The most recent is the heading of this moodling. I can't remember the exact context in which he said it, but the emphasis in his soft-spoken delivery hit me with force. He's absolutely right -- there is always a shadow over perfection, whether we realize it or not. The perfection of a rose only lasts a day; the perfect moment soon becomes a memory. More often than not, things and events and people are far from perfect in our interactions with them. Yet there are many places in our lives where we still expect perfection. Of ourselves, of others, of our governments. Of God, who, granted, is perfect, but who chooses to let us live in imperfection because that's how we human beings find our way to God. I suspect those who write God off have never understood that if God went around thunderbolting people and situations because of imperfection, we'd live on an extremely scorched planet! And if things were perfect here, it wouldn't be earth, but heaven!
Along with the idea of "no perfect" comes another idea that I received from Susan, the amazing woman I have recently been interviewing about the history of our L'Arche community in Edmonton. She has a dozen or so serious medical conditions at the moment, and she says, "Isn't it something how we are conditioned to believe that everything should always go right?" And yet, so much doesn't. In spite of their best efforts at pulling themselves up by the bootstraps, people I'm connected to these days have terminal cancer, heart attacks, money troubles, relationship problems, and frustrations that positive thinking can't melt away no matter how hard they think positively.
So, what to do?
|See, even my attempts at imperfection aren't perfect!|
It's when things don't work out that a person's true personality comes out, true growth occurs, and true grace appears, but even so, we tend to see life's trials as the worst things that can happen.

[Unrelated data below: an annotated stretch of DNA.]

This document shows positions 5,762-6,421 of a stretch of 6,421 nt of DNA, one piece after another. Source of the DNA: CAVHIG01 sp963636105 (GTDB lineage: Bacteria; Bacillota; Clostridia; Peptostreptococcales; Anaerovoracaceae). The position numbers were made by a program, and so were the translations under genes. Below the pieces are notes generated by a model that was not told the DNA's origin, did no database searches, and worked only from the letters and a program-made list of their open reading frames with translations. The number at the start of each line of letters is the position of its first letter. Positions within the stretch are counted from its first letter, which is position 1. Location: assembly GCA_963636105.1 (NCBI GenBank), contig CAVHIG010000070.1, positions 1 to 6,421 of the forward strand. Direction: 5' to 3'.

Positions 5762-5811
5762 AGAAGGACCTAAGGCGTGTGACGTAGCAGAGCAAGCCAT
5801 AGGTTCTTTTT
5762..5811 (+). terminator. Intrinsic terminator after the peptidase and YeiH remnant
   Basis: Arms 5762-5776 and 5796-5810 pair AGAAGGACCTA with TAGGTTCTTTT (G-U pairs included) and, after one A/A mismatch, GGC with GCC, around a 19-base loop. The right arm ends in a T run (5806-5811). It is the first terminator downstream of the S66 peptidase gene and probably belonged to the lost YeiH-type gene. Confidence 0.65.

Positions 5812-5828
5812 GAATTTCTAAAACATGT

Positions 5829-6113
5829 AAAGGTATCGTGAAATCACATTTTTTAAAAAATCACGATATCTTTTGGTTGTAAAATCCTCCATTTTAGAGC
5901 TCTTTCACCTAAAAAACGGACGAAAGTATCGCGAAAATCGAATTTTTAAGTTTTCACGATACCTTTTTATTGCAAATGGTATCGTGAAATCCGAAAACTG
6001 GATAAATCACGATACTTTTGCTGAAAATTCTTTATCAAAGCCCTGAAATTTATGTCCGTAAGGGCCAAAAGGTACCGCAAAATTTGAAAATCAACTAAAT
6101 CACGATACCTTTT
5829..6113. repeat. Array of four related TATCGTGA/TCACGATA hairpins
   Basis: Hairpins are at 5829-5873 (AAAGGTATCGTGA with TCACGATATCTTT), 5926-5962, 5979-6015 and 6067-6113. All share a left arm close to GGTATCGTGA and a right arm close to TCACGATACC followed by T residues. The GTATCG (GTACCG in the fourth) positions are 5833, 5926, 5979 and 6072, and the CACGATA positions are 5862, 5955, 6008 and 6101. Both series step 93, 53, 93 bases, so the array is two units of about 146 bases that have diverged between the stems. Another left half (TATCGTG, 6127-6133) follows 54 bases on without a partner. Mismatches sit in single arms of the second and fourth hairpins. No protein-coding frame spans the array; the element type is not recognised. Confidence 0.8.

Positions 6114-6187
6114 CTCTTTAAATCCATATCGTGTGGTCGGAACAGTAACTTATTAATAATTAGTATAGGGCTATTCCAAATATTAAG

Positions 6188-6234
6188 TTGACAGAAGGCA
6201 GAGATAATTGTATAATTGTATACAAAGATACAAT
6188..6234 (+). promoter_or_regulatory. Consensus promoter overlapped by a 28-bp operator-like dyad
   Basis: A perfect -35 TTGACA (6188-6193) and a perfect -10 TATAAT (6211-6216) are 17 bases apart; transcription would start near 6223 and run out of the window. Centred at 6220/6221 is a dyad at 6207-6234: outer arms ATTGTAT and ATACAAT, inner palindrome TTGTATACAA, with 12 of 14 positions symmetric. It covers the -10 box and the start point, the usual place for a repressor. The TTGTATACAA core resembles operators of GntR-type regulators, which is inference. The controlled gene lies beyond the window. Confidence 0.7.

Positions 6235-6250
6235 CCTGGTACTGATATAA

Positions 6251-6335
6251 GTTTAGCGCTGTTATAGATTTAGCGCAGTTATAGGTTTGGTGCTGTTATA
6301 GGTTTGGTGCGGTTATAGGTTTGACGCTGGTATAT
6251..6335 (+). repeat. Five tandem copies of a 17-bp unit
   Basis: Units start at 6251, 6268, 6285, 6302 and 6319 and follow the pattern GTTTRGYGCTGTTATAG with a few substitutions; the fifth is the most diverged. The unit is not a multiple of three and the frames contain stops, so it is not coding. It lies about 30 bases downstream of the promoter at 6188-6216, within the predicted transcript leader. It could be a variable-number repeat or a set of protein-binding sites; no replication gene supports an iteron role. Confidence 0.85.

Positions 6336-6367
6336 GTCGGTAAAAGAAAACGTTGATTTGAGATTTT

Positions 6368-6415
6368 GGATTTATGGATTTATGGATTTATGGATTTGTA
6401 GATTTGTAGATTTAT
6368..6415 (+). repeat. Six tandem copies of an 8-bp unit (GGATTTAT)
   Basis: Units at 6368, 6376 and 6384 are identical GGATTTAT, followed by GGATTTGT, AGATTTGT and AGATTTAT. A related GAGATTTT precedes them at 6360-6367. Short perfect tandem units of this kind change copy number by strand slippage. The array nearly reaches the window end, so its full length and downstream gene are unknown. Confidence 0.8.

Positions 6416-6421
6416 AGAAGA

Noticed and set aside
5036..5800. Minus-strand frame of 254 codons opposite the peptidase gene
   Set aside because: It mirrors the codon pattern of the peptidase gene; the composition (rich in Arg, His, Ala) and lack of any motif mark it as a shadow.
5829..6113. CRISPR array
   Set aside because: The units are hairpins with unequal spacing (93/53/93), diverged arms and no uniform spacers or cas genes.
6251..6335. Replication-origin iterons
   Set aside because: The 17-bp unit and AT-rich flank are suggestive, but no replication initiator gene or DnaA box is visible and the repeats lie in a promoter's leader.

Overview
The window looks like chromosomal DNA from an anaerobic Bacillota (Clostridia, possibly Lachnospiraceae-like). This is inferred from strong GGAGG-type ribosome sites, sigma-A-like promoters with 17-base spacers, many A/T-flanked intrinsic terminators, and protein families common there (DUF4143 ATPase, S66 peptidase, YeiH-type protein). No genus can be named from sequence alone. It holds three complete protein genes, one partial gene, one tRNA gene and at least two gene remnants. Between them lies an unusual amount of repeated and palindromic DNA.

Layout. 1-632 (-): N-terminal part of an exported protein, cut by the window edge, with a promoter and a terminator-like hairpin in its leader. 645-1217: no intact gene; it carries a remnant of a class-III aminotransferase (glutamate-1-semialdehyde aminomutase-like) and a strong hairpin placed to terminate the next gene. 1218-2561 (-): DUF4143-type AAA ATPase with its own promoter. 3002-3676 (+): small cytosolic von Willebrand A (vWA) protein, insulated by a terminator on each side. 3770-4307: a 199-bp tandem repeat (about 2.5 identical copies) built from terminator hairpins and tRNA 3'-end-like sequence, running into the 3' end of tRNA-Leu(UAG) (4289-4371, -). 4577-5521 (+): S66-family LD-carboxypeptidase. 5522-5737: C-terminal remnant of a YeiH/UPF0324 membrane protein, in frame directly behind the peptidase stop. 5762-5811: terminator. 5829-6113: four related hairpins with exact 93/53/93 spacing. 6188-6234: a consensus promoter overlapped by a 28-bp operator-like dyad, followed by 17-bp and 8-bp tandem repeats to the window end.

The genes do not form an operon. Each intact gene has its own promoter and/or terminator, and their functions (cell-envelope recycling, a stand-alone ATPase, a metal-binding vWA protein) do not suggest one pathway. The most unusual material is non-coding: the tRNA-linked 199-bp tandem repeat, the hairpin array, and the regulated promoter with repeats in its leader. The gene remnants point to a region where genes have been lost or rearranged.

But that's not always the case. I can tell a dozen stories from my own life about when things got screwed up so badly, I couldn't possibly imagine them coming out okay. Here's just one pretty basic (but long-lasting) example: when I was seventeen, I was diagnosed with juvenile (Type I) diabetes. For the first month or so, it seemed like an adventure -- learning to take insulin injections, changing my diet, testing my blood sugars, and balancing food and exercise. Then it hit me -- this diabetes thing was a permanent imperfection in my life. Unless there was a cure, I would never NOT have diabetes again. For the next eight years I went through a lot of denial, cheated on my diet, and risked my health. I gained 30 lbs and felt pretty lousy a lot of the time, blaming God and the disease rather than my own handling of the situation.
Fortunately, I woke up to reality before the terrible complications associated with diabetes set in. Three decades and three healthy children later, my kidneys are fine, my circulation is good, and my vision isn't any worse than other people my age. My only problem is this dizziness that seems to be permanent, and to which I have become mostly accustomed.
It's no picnic taking 6 needles a day and having fingers constantly full of holes because of blood tests... but I've also had plenty of time to see the blessings of the disease. Blessings? Yes, blessings. I eat healthy, and by association, so does my family. I get a lot of exercise (especially with my husband, Lee, and Shadow puppy, our new walking partner). My weight is where it should be, and my health is good. I have a certain kind of discipline in my life, for which I can thank a chronic illness. I may end up with more serious complications somewhere down the road (heart attacks and strokes claim a lot of people with diabetes) but that just means that I am aware of and appreciate my life and health while I have it.
There is no perfect, but if we look hard enough for it, there's often "pretty good."